Of the 100 patients that were screened via phone or in person, 51 patients were enrolled in the study. But, one patient failed screening, so 50 patients completed the baseline evaluation. Three of them dropped out at this stage and 47 patients completed the baseline assessments. Later, four of them dropped out due to other reasons like relocating to another city before receiving any medication and these 43 patients were included in our Intent-to-Treat Analysis (ITT) (i.e. those who received at least one dose of Quetiapine XR). Four ITT patients dropped out due to medication side effect (daytime sedation) and 39 of them completed the week 1 assessment. One more dropped out due to effects and another dropped out due to other reasons, so that 37 patients completed the week 2 assessments. One was terminated due to drinking, three dropped out due to side effects and one dropped out due to other reasons, so that 32 completed the week 4 assessments. Later two more dropped out due to side effects and two dropped out due to other reasons, so that 28 patients completed the week 8 assessments and those were considered to be completers (i.e. those who completed at least 8 weeks of treatment and whose last observation would be carried forward to week 12). Later on, two more dropped out due to other reasons, and one was terminated due to non-response to treatment, so that 25 of them completed the week 12 assessments. Figure 1 shows the detailed breakdown of our participant selection process and attrition throughout the study.

The mean age of our study group was 43.53 ± 12.02 years, 55.3% were female and 44.7% were male. In terms of ethnic background, 22 (46.8%) of them were Caucasian and 25 (53.2%) were non-Caucasian. Of the female patients, 83.3% were premenopausal and 16.7% were postmenopausal. There were no smokers in the patient group. The average Body Mass Index (BMI) in the study population was 31.80 ± 6.62, which is considered obese according to WHO [13].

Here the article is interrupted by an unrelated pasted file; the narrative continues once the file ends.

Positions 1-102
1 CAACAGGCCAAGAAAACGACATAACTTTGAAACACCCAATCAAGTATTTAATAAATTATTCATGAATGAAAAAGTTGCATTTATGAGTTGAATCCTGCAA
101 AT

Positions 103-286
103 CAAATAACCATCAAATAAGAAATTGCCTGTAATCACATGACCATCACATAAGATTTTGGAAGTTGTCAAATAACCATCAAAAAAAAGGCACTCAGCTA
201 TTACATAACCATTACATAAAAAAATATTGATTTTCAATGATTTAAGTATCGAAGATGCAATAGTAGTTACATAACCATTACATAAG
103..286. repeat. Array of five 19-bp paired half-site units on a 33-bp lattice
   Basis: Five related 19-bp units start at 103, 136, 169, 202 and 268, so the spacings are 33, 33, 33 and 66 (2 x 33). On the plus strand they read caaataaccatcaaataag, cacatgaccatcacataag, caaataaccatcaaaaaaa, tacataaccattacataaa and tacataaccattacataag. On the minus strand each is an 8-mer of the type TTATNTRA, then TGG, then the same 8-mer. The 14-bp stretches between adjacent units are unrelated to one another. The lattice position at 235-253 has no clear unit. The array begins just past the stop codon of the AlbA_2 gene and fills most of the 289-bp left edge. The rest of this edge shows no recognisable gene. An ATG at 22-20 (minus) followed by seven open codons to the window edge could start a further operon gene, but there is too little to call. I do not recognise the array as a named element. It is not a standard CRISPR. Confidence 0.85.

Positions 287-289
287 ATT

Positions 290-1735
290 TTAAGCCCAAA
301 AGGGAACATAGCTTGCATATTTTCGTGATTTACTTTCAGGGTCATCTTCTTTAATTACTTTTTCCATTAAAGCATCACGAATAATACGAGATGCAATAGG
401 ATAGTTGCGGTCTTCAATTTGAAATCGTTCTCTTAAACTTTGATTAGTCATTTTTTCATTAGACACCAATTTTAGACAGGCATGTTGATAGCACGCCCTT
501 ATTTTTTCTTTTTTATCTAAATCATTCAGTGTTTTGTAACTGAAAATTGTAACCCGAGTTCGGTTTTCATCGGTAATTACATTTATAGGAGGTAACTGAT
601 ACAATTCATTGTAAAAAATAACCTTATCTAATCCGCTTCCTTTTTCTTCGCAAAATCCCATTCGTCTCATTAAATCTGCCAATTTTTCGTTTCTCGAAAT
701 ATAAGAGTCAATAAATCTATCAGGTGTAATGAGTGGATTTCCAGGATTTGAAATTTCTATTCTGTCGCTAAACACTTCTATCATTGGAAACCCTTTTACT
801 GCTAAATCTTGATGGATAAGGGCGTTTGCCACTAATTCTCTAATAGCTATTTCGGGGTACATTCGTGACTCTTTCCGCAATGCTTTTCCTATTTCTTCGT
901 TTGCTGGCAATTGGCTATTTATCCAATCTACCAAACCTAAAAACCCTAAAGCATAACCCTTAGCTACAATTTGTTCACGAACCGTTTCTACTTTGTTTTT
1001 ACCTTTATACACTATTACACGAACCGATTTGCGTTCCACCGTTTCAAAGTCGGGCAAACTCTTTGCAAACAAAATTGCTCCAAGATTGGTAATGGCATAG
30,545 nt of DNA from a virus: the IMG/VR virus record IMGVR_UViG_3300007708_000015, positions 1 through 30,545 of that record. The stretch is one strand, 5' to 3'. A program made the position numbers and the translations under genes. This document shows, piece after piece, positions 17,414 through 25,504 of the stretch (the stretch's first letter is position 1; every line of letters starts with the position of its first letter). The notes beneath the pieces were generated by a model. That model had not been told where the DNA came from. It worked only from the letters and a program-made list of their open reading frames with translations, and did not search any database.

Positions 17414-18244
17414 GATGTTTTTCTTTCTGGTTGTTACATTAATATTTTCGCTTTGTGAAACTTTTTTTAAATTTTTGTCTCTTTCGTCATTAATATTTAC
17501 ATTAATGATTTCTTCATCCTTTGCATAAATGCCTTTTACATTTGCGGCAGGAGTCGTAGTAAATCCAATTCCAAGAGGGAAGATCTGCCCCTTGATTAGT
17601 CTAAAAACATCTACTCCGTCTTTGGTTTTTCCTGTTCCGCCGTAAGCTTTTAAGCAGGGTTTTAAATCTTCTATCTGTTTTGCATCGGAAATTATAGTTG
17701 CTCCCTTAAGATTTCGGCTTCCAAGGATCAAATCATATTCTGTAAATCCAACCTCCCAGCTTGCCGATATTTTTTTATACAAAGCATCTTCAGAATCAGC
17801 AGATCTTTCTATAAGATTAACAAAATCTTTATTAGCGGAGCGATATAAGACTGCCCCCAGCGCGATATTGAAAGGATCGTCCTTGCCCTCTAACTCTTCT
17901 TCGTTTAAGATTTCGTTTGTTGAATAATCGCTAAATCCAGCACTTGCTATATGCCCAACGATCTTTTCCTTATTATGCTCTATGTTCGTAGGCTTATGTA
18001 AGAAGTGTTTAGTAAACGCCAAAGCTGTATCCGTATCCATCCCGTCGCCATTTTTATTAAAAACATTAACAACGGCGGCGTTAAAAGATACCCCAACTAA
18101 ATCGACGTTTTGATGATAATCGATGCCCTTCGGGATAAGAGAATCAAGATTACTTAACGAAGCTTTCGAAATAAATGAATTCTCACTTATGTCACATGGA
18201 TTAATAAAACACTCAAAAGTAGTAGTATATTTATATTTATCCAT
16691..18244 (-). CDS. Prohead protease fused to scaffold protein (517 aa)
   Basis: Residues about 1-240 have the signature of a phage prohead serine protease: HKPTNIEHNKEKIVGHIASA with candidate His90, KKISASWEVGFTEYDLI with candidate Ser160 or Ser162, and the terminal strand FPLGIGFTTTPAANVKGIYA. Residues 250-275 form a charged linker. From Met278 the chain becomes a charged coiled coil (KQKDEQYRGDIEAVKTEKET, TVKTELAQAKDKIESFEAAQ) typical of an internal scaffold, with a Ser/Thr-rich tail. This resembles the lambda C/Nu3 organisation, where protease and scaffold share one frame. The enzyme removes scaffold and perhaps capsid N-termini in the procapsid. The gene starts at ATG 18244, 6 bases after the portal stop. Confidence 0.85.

Current episode length was 60.74 months (6-300 weeks). At baseline the mean HAMD-7 score was 15.52 ± 4.08, the HAMD-17 score was 25.17 ± 5.91, and the HAMD-21 score was 27.11 ± 6.27, and the BDI score was 26.24 ± 9.56. For anxiety levels, the baseline mean HAMA score was 22.36 ± 8.88 and BAI score was 22.63 ± 12.96. Mean Baseline PSS 14 score was 48.95 ± 7.97.

As seen in Table 1, there was no significant difference in the demographic data and baseline rating scales of our completer group (n = 28) and non-completer group (n = 19). This indicates that those patients who discontinued the study prematurely were not significantly more ill than those who completed, which would have falsely inflated our results.

Table 1: Demographics and baseline rating scales of completers vs. non-completers. View Table 1

Quetiapine efficacy measures

As shown in Table 2, our results demonstrate significant improvement in all efficacy measures from baseline to week 12 (p < 0.001) (Table 2). These measurements included HAMD-7, HAMD-17, HAMD-21, HAMA, BDI, BAI, and PSS14.

Table 2: Efficacy measurements with rating scales baseline vs. week 12 in study group. View Table 2

For the HAMD scores, all participants' baseline scores were in either the moderate or severe depression range with a mean HAMD-17 score of 24.64 and a median HAMD-21 score of 26.5. At week 12, mean and median HAMD-7, 17 and 21 were all < 7. According to response criteria of ≥ 50% reduction of the HAMD-17 total score, and remission criteria of HAMD-17 total score of ≤ 7 at endpoint, the response rate was 78.6% and the remission rate was 64.3% by week 12. The response and remission rates at each time point increased steadily as can be seen in Figure 2. The BDI scores support the HAMD findings with a median drop from 23 (moderately depressed) to 2.5 (normal mood) [14].